Theranos didn’t go down in a straight line either. If anyone is looking for a good read about a man’s determination to take down a fraudulent operation, I highly recommend the book Bad Blood. It’s like reading Luke Skywalker taking down the Galactic Empire. I mean you take a look at the Theranos’ board of directors and it’s a bunch of people who’ve operated at the highest level of government, etc.

  35. ewmayer says:

    Related – this is a rather stunning stat re. the amount of rework Tesla needed to do to meet its recent much-ballyhooed Model 3 weekly production target:

    Tesla reworked 86 percent of Model 3s to reach production target | AutoBlog

    Wolf, do you have any idea as to rework percentages for the established auto industry players? I’d be shocked if they were even a tenth of the above figure.

    • Rates says:

      I suspect when it comes to Toyota, it’s in the single digits. What’s appalling about Tesla is that the rework rate is so high when the production numbers are that low. What that article is saying is that the true production rate of Tesla is probably somewhere around 1500 to 2000 a month which is PATHETIC.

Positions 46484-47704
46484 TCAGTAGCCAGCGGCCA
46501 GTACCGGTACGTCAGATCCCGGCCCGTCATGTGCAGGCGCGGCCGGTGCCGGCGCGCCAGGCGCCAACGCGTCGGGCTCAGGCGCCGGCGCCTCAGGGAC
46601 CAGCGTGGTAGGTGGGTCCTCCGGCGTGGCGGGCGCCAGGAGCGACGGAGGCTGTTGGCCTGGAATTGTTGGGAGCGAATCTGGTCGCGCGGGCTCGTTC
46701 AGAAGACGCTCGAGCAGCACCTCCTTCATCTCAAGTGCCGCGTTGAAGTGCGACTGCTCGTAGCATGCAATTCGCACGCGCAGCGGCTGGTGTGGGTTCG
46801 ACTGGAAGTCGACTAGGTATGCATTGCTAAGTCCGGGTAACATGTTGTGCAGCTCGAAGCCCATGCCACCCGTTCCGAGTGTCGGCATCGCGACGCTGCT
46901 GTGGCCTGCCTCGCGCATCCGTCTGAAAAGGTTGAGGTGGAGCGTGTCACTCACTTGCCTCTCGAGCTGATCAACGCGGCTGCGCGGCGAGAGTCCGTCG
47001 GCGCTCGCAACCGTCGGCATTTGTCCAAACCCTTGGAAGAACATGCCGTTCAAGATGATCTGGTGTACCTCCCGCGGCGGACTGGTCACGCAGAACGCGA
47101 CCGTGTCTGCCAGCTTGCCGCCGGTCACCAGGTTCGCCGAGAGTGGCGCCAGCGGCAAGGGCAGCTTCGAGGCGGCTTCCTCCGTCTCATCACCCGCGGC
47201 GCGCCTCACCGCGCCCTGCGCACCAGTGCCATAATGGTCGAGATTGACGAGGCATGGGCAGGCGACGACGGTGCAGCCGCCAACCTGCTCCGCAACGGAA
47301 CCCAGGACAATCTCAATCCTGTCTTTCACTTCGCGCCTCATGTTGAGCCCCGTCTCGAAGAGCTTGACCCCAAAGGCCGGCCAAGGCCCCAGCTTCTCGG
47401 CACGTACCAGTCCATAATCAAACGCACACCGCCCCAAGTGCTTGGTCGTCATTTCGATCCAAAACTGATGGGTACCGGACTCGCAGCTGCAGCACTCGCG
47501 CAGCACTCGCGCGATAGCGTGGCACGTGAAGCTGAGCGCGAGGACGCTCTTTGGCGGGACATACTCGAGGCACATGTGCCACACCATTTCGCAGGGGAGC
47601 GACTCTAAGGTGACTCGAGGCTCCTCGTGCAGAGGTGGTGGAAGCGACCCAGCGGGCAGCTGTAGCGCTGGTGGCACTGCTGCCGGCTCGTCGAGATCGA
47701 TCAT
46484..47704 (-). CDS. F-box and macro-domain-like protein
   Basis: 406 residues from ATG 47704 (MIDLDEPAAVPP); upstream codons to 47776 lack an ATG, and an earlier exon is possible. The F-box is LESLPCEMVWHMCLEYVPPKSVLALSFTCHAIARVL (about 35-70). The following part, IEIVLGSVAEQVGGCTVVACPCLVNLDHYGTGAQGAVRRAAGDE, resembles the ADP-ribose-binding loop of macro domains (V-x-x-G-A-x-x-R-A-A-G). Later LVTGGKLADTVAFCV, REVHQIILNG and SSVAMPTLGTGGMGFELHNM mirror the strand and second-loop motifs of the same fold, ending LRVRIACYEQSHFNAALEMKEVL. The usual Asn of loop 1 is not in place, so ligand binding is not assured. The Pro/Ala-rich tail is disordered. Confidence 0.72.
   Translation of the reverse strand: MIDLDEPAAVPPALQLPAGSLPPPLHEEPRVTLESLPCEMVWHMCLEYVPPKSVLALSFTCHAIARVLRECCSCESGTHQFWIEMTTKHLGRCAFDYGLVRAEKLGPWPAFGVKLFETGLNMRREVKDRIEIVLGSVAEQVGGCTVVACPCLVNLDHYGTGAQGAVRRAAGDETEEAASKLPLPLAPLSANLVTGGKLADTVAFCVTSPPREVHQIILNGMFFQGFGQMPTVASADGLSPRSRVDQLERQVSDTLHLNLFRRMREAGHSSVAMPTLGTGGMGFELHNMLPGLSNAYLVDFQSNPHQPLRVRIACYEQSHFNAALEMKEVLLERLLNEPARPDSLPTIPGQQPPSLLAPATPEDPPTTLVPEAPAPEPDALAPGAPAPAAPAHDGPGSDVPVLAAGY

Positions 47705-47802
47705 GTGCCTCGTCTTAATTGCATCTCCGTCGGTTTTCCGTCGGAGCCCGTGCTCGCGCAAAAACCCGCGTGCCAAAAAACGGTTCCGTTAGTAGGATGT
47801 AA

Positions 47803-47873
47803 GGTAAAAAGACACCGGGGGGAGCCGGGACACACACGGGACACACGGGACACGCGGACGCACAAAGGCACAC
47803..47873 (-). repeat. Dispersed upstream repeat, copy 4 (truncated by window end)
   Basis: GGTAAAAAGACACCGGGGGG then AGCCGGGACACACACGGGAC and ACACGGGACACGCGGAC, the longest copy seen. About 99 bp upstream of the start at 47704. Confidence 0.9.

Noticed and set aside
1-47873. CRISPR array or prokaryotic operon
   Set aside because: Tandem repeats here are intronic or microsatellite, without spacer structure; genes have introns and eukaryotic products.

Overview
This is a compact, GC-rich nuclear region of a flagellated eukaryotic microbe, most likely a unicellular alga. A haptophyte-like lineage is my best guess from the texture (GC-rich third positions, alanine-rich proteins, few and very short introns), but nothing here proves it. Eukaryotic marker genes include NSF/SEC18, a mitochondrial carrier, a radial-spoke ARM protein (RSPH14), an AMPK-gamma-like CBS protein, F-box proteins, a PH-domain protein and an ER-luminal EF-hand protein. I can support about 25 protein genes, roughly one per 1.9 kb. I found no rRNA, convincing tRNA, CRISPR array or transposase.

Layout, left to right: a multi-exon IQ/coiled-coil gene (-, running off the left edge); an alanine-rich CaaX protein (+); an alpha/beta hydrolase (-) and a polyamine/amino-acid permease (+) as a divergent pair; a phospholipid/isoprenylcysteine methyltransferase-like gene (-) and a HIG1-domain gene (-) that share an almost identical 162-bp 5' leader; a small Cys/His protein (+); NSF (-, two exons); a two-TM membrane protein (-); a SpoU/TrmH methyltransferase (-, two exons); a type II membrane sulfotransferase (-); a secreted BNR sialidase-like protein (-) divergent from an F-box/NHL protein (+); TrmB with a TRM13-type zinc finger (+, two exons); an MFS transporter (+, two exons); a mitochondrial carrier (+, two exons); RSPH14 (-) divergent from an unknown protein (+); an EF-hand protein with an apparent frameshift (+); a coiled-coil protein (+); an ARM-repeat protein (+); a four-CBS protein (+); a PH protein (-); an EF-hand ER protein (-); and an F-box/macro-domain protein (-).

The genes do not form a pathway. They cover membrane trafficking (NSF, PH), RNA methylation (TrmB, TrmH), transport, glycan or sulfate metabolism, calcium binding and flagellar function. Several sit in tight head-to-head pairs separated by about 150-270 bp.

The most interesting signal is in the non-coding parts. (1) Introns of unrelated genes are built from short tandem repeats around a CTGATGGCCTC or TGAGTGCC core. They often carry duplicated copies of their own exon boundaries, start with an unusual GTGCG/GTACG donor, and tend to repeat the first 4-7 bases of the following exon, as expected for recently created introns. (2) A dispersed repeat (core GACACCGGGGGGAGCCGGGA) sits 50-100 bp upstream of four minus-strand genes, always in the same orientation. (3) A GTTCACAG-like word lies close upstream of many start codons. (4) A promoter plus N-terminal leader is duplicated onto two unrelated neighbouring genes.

• Wolf Richter says:

      The article you linked, which is based on a BI article I read earlier today, cited industry averages. It compares Tesla’s 14% of Model 3 cars that do NOT need to be reworked to about 65-80% of the vehicles for the industry that do not need to be reworked.

      Since I’ve been involved in the business, this has gotten a lot better. When I started in 1985, the DEALER had to rework quite a few cars (repainting, replacing parts, straitening out exterior mirrors, fixing leaks around the windshield (make-ready found some of them when they washed the car), etc. This is rare today with the big automakers. The Model 3 manufacturing process is an incredible mess.

      • Rates says:

        Can you blame the Thai guys for not using Elon’s submarine? The man is an egomaniac.

  36. Breamrod says:

    I really believe the feds trading dept. Is propping this stock up. There is no way this piece of garbage should be 300+! Maybe contagion risk? Although maybe it’s not big enough. What say you wolf?

Comments are closed.